How Kundalini Yoga Produces Meditation On The Naam

Posted on January 4, 2011. Filed under: How Spirituality Works | Tags: , , , , , , , , , , , , , , , , , |

According to Sikh teaching the pinnacle of all spirituality is meditation on the Naam. However, exactly what meditation on the Naam is is unclear because it is never clearly defined in any of the traditional Sikh writings. This has led to many arguments and deep divisions among various Sikh associatons. American Sikhs, students of Yogi Bhajan, have often assumed that meditation on the Naam means repetition of the mantra Waheguru, which is the most sacred Sikh name of God. There is a basic flaw to this thinking. Repetition of a mantra, any mantra even the most sacred ever conceived, is not meditation, and therefore Meditation on the Naam does not refer to repetition of any name of God. The repetition of a mantra, any mantra, is a spiritual practice.

In order to understand this it is necessary to define and explain a few basic terms.

What is spirituality? Kundalini Yoga teaches that we and all creation exist in Oneness with God. If spirituality means connection to God then all living things are equally spiritual because all things are equally part of the Oneness of God. This would mean that spirituality has no real distinction.  What makes spirituality distinct is the ability to recognize the connection of Oneness. Humanity has this ability which other species appear to lack. The basis for this ability of humanity to recognize our connection with Oneness lies in our  ability to recognize what is true. As humans we can recognize when we are being honest with ourselves and when we are not and make choices accordingly. We also have the ability to hear what we want to hear and believe what we want to believe. We have these opposing abilities in equal amounts. This is the basis of our free will. We have the ability to choose to develop more honesty within ourselves or to choose ignorance and maintain our delusions. Anything that we do that causes us to become more honest with ourselves is spiritual. Anything that encourages us to hear only what we want to hear and believe what we want to believe inhibits our spirituality.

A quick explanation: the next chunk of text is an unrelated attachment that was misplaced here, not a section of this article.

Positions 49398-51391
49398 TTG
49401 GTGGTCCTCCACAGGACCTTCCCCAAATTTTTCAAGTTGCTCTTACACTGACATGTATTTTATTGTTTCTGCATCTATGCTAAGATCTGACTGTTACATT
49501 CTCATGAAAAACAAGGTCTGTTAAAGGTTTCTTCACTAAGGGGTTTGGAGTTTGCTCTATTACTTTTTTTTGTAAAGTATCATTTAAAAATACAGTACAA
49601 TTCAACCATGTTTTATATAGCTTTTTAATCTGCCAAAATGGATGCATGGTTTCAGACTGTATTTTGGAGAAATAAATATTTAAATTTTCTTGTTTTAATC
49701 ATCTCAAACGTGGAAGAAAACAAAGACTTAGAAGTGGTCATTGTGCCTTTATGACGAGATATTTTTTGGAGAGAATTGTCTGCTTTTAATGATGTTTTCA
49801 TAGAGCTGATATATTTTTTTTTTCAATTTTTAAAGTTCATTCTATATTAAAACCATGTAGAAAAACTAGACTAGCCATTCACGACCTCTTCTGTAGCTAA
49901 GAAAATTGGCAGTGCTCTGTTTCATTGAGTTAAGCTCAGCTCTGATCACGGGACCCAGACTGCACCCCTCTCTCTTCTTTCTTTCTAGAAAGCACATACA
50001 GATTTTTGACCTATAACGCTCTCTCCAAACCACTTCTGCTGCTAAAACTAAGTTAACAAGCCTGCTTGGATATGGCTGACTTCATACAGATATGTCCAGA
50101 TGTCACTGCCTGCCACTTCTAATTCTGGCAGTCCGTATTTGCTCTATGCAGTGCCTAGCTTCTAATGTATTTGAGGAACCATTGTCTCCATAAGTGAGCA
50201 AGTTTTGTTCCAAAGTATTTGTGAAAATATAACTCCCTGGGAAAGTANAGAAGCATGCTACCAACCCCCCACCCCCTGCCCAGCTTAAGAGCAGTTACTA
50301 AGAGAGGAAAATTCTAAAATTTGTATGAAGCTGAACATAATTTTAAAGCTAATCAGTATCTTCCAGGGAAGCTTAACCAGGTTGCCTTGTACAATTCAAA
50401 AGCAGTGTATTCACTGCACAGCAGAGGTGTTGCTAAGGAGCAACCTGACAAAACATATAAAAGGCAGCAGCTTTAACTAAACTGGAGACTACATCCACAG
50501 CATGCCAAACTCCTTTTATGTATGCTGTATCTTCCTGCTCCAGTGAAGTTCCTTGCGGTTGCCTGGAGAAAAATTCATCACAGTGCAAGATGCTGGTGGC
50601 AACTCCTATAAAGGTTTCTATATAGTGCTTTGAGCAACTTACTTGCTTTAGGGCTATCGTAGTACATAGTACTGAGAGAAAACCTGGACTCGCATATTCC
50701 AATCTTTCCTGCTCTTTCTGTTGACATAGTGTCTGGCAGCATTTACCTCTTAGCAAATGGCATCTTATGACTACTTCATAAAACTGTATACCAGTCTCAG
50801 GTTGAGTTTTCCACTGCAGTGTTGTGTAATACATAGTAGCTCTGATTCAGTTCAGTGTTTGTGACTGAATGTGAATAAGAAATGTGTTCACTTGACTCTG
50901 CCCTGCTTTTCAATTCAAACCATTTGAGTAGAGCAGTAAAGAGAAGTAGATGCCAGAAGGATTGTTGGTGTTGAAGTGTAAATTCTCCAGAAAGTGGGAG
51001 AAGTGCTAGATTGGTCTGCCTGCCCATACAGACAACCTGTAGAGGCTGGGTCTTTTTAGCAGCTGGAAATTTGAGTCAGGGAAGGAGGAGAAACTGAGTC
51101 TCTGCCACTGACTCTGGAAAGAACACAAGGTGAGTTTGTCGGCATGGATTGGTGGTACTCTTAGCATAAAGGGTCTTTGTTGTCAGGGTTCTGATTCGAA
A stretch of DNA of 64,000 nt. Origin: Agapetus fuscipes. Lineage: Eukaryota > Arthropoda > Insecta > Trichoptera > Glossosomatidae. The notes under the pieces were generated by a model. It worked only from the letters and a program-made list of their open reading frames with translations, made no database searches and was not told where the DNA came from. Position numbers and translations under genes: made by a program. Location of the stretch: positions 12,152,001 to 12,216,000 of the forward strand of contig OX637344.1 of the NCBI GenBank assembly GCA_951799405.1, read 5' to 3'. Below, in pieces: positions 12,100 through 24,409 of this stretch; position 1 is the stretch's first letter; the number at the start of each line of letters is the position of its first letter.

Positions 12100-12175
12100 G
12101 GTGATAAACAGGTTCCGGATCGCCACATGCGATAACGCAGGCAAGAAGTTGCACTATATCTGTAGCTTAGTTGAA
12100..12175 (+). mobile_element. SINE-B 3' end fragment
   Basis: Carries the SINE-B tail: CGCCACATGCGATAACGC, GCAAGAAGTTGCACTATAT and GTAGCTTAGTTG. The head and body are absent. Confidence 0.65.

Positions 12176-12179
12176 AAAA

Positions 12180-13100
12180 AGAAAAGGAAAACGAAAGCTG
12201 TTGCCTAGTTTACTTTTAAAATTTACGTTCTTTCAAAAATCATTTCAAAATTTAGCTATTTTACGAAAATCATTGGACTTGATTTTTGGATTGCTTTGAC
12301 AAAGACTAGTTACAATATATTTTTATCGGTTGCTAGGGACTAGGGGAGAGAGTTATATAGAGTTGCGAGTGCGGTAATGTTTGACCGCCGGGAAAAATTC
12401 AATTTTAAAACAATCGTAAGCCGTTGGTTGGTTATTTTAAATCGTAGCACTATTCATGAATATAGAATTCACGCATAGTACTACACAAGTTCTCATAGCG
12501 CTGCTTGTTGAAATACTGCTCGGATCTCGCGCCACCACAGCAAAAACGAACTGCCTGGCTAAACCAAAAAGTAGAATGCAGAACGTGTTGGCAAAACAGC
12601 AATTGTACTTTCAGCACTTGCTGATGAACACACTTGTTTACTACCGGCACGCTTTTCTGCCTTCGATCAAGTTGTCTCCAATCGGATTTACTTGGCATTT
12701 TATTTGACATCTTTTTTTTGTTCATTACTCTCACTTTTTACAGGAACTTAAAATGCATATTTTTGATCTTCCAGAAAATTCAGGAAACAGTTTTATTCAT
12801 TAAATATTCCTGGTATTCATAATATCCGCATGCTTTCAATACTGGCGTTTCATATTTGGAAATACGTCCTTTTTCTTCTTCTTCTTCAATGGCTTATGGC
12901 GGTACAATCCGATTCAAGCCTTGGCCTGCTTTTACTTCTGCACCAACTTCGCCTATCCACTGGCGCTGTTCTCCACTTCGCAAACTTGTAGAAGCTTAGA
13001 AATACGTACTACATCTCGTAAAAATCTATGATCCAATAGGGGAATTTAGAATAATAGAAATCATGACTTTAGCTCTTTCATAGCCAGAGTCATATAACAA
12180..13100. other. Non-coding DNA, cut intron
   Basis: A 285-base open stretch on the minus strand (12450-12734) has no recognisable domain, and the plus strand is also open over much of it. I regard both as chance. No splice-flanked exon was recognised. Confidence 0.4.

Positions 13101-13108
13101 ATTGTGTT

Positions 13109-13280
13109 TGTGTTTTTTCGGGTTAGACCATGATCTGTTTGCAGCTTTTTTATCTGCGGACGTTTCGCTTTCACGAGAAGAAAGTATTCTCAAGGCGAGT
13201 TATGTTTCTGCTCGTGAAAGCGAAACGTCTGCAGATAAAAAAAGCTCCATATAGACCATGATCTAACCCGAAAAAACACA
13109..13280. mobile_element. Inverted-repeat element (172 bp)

A spiritual practice then is anything that we do that develops our ability to be honest with ourselves. Kundalini Yoga is the science that includes all forms of spiritual practice. Kundalini Yoga makes no differentiation for religion or belief system. If the intent of the practice is to cause the practitioner to become more honest with themselves it is a valid spiritual practice and part of Kundalini Yoga. Kundalini Yoga is not just the exercises and kriyas that are associated with yogic masters like Yogi Bhajan. Kundalin Yoga includes all types of prayer, all chanting and singing of hymns, all bowing or genuflction before what is deemed sacred, all contemplation of any divine form, all performance of devotional service, and all recitation of divine mantras. If it is a practice that causes folks to become more honest with themselves it is part of Kundalini Yoga.

Meditation is the ability to process ourselves to discover what is true. It has two parts, expanding awareness and applying consciousness. We all learn through expanding our awareness and applying our consciousness. It is the only way we ever learn. When we learned to walk or talk we had to expand our awareness to incorporate parts of ourselves that we had never used before and we had to make decisions about what worked and didn’t work by applying our consciousness. The expansion of awareness and application of consciousness is so essential to learning that it is even key to the evolution of all lifeforms. In other words, evolution itself is based upon the development of the skills necessary to meditate. What makes humanity unique is that we can directly access the expansion of our awareness and the application of our consciousness while other species have not adequately developed them to do so.